3 Signs Your Business May Not Really Be a Business

Is your business really a business?  Seems like an odd question, doesn’t it?  Well, I’ve realized lately that many solo entrepreneurs actually don’t have businesses.  Sure they’re offering their products and services in exchange for money, but they don’t really own a business.

You see, a business typically runs systematically and continuously no matter what.  There are systems, processes, policies, procedures, and support people to ensure that things run smoothly.

With solo entrepreneurs, especially service-based entrepreneurs, life often gets in the way of things running smoothly on a consistent basis.  Income generation (and often everything else) depends on the “business owner” so when the business owner is out of the office, sick, on vacation, etc. the business is practically shut down.  This isn’t the way to run a rock-solid business.

Many entrepreneurs think that they’re business owners, when they’re really freelancers, practitioners, or hobbyists.

Here are the top 3 signs that your business may not really be a business:

  1. If you don’t work, work doesn’t get done, and you don’t get paid.  If this rings true for you, you have a job with very bad benefits, not a business.  Ideally, you want to have more than one income stream to support your business.  And you also want to have at least one person you can count on to “hold down the fort” while you’re away. Remember, businesses run no matter what.
  2. You don’t have systems, processes, and policies in place.  Many entrepreneurs ”fly by the seat of their pants” which often leads to inconsistent income, inconsistent practices, and inconsistent experiences with their clients and customers.
  3. You can’t imagine anyone ever wanting to buy your business.  If you were to be abducted by aliens, would your business have any value? If not, look at ways to add valuable assets or equity in your business.  Real businesses have value beyond what their owners have to offer.

If you’re thinking right now that your business may not really be a business, it’s time to restructure your business model so it is both profitable and sustainable.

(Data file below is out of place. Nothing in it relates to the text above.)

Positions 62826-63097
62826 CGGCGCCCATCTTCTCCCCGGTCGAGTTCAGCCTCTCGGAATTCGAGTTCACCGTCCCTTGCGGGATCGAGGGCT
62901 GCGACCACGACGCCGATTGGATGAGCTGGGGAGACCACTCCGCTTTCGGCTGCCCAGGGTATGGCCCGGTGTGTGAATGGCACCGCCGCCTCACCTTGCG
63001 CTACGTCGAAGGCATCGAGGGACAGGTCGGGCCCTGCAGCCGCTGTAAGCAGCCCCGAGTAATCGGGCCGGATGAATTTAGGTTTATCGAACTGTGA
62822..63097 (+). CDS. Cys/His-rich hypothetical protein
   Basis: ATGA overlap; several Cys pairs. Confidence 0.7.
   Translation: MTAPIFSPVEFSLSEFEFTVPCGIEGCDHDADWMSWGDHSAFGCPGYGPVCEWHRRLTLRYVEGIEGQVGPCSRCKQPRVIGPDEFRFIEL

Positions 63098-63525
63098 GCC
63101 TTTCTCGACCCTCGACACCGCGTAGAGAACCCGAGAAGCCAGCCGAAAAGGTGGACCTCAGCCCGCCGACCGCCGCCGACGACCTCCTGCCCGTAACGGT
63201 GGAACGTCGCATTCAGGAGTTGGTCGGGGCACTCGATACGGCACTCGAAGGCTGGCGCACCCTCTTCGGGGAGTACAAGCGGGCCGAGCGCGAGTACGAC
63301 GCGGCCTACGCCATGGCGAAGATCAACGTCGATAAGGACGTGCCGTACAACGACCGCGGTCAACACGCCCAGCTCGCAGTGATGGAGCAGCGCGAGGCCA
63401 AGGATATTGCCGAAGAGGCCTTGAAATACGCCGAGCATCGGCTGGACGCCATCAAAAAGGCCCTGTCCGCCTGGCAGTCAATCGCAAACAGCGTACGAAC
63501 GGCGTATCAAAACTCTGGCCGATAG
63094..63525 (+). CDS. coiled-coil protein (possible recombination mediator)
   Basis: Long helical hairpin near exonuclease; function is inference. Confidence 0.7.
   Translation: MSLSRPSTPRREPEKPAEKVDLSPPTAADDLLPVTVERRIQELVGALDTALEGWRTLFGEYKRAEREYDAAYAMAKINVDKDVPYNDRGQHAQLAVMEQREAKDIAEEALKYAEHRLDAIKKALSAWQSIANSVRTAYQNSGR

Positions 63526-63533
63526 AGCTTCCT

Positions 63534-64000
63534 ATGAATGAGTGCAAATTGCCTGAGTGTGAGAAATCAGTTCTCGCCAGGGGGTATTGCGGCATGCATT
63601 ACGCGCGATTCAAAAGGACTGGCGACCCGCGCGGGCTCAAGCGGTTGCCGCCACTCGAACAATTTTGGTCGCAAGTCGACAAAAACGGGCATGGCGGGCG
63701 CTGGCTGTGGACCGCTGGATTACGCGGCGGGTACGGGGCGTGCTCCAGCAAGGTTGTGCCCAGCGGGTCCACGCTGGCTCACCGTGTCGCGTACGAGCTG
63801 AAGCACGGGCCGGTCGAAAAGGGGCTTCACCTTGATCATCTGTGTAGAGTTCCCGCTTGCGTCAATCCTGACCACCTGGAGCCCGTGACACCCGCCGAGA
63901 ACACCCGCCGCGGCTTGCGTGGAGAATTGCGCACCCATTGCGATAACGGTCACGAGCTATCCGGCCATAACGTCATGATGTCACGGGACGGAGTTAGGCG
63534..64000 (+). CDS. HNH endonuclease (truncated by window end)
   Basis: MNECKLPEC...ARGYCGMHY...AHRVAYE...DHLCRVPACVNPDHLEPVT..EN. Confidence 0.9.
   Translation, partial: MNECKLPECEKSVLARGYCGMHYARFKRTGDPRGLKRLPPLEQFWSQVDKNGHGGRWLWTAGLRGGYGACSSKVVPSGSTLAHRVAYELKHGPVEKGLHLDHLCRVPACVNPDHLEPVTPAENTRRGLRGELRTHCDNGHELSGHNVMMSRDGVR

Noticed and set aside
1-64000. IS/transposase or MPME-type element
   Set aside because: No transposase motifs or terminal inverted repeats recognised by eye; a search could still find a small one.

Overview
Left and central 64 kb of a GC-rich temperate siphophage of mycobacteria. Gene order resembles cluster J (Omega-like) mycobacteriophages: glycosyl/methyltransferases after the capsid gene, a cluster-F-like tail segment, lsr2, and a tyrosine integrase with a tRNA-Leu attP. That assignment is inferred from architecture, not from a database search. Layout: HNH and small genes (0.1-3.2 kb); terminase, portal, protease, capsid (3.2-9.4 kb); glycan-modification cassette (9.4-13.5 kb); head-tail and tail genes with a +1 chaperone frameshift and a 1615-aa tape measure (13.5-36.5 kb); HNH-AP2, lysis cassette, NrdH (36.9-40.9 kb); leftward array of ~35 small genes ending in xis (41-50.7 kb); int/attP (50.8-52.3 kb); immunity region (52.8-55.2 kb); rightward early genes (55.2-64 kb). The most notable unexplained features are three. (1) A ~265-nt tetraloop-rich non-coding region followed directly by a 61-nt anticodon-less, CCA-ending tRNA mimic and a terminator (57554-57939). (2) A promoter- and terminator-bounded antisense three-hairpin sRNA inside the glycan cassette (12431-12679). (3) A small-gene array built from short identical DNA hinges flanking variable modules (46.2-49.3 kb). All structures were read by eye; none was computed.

Over 90% of franchises are successful while only about 50% to 60% of independent start-ups are successful.  Independent start-ups tend to struggle more because they aren’t handed proven business models and systems like franchises.  You can escape that struggle, however, if you take the time to build a rock-solid business.

I’d love to hear how you’re building a rock-solid business. Please feel free to leave your comments below.

Need help creating a profitable and sustainable business? Click here for a complimentary Seamless Success Breakthrough Session.

© 2012 Tiffany deSilva

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“Want to learn more about how you can build a highly-profitable business without the stress and overwhelm? Discover the secrets to create an elegantly sleek, and sustainable business, consistently attract all the clients you desire, and live a passion-filled, brilliantly-rich life! Visit http://www.SeamlessSuccess.com for F’REE tips, tools, and strategies that empower you to make great money while doing what you love! While you’re there, be sure to grab your copy of the F’REE ebook, ‘Gain the Time and Financial Freedom You Desire: How to Avoid the 7 Costliest Mistakes Women Entrepreneurs Make.’”



4 Response to “3 Signs Your Business May Not Really Be a Business ”

Sue Painter
March 2, 2012
1:19 pm

Comment :

Love these three points, Tiffany. Especially “who would want to buy your business.” Great points!

Bill Painter
March 2, 2012
2:17 pm

Comment :

Good points. I agree that a lot of businesses depend on the key person and would collasp if that owner was not involved.

Linda Pucci
March 2, 2012
4:22 pm

Comment :

Great points, Tiffany! I find that I have to reassess this question from time to time in my life–as my business changes, as the market changes, and as my life changes. Thanks for a great reminder!

Mary Ellen Miller
March 13, 2012
12:12 pm

Comment :

Outstanding tips Tiffany that I will take to heart. Thank you!

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